Aussie dads are taking advantage of flexible working arrangements, with double the number working from home or part time to care for their children compared to 20 years ago.
According to the Australian Bureau of Statistics, around 30 percent of dads now take advantage of flexible work hours to look after young children (under 12), compared with 16 percent of dads two decades ago.
"The number of dads working from home to care for their children doubled from seven percent to 14 percent, while dads who worked part-time to care for their children rose from one to five per cent," said Lisa Connolly, ABS director of Family and Community Statistics.
While mums still do most of the child care -- 90 percent of dads with children under 15 are employed -- families are loving the ability to embrace better suited working conditions.
Remarkable Business advisor, franchise expert and business coach Tracy Eaton said agile working policies were increasingly important for both big and small business to adopt as parents now want a balance between working and being able to care for children.
"Having flexible hours, work days, leave and being able to work from home reduces the pressure on parents, allows them to be flexible and adaptable which in turn increases engagement and productivity, reducing absenteeism and in fact 'presenteeism' as well," she told The Huffington Post Australia.
"(Of course) life is busy whether you have a family or not and flexible policies support everyone to have a better lifestyle that works."
What businesses need to offer
Eaton said workplaces that wanted to retain valued staff should offer working parents a variety of flexible options.
"It's important to offer working parents flexible leave, carer's leave, job sharing, flexible start and finish times, the ability to work from home when necessary, the option to buy additional annual leave and the ability to split days (to take time out in the middle of a day)," she said.
"With small business, often the owner is seeking lifestyle flexibility themselves so are naturally more open to this with their teams also."
"Flexibility means the option to adjust from week to week too, based on family demands and personal commitments, not a set arrangement."
She said while big business were starting to adopt flexible working policies, small business were leading the way.
"With small business, often the owner is seeking lifestyle flexibility themselves so are naturally more open to this with their teams also," she said.
"In corporations, the people reviewing someone's desire for flexibility possibly also desires it, yet they're constrained by the policies and often don't have the autonomy themselves to endorse it without first changing policy and jumping through hoops.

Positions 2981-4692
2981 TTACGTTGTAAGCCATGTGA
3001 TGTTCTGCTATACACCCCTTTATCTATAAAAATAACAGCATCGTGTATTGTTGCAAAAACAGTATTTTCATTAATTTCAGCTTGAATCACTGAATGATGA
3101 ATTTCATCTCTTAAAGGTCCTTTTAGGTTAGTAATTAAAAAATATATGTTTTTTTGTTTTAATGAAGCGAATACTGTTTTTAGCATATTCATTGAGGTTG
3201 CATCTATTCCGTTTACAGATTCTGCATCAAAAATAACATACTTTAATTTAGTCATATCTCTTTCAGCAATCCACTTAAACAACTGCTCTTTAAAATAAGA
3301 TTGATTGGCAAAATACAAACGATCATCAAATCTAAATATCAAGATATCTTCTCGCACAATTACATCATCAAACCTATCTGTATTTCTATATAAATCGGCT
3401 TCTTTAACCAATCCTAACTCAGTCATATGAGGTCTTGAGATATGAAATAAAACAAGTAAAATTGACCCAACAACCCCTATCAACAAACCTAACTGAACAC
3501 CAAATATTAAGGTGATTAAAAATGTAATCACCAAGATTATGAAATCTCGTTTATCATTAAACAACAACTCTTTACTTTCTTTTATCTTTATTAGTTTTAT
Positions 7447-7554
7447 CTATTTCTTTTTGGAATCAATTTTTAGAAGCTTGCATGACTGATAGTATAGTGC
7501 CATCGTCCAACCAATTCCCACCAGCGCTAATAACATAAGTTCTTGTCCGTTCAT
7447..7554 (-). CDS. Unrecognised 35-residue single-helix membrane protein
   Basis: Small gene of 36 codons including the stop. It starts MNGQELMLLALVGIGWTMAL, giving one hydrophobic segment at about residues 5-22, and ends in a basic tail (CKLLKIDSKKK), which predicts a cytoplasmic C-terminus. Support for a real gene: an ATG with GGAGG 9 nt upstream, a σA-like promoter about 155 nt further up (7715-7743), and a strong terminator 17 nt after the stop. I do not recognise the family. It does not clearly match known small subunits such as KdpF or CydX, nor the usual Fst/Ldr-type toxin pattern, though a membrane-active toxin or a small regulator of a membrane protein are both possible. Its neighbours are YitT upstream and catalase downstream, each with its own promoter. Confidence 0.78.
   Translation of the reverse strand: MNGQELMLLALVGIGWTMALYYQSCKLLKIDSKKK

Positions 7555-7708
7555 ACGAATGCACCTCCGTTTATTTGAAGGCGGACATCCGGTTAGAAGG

"I believe it comes down to the ability to respond to change. In smaller business change moves faster. There are less levels or layers in the business, and policies can be set and changed rapidly, without huge stakeholder lists, executive endorsement or even board approvals."
Small business show the big guys the way
Brisbane small business owner Jo Jongejan says his family business, Family Clean, has always offered flexible roles to allow for family commitments, with all 10 of his employees taking advantage of flexible working arrangements.
"Giving people basic respect and compassion is at the core of our business culture and it has proven very successful for us so far," he told HuffPost Australia.
"We're strong advocates of a flexible work policy and these days it's not just the children of employees that need to be considered, but also elderly parents or relatives, which can put enormous pressure on families."
Building a compassionate working culture can have enormous benefits for both parties and build strong loyalty
He said offering flexible policies was good for business.
"Being a smaller business with limited resources and a budget that comes directly out of your own pocket does make you think about the benefits of productivity and cohesiveness when it comes to a flexible work policy," he said.
"Building a compassionate working culture can have enormous benefits for both parties and build strong loyalty, but will only work successfully if there's give and take both ways with practicalities and accountability to be considered."
Larger corporations adopt family-friendly policies
Some larger businesses are investing in flexible working arrangements though, as working dad Paul Connell can attest.
He has worked for Unilever for the past nine years and needed to alter his working arrangements after becoming a dad.
"My routine has changed quite dramatically," he told HuffPost Australia.
"I am now an early riser, getting my son up in the morning (or rather he wakes me) around 6am. I then start my working day earlier to make sure I can leave at 5pm.
"I want to spend quality time with my son and family and know that the hours I have spent away from him have been worth it. That way when he's old enough to listen, I can tell him proudly about what I've done with my day."
Connell said Unilever's flexible working policy helped him adapt to fatherhood.
"Unilever recognises that agility and greater flexibility in the workplace, for men and women, is fundamental to sustainable business growth," he said.
"All employees are encouraged to tap into these opportunities to help enable them to better balance the different priorities in their life -- whether that be family commitments, individual pursuits or their own health and well-being."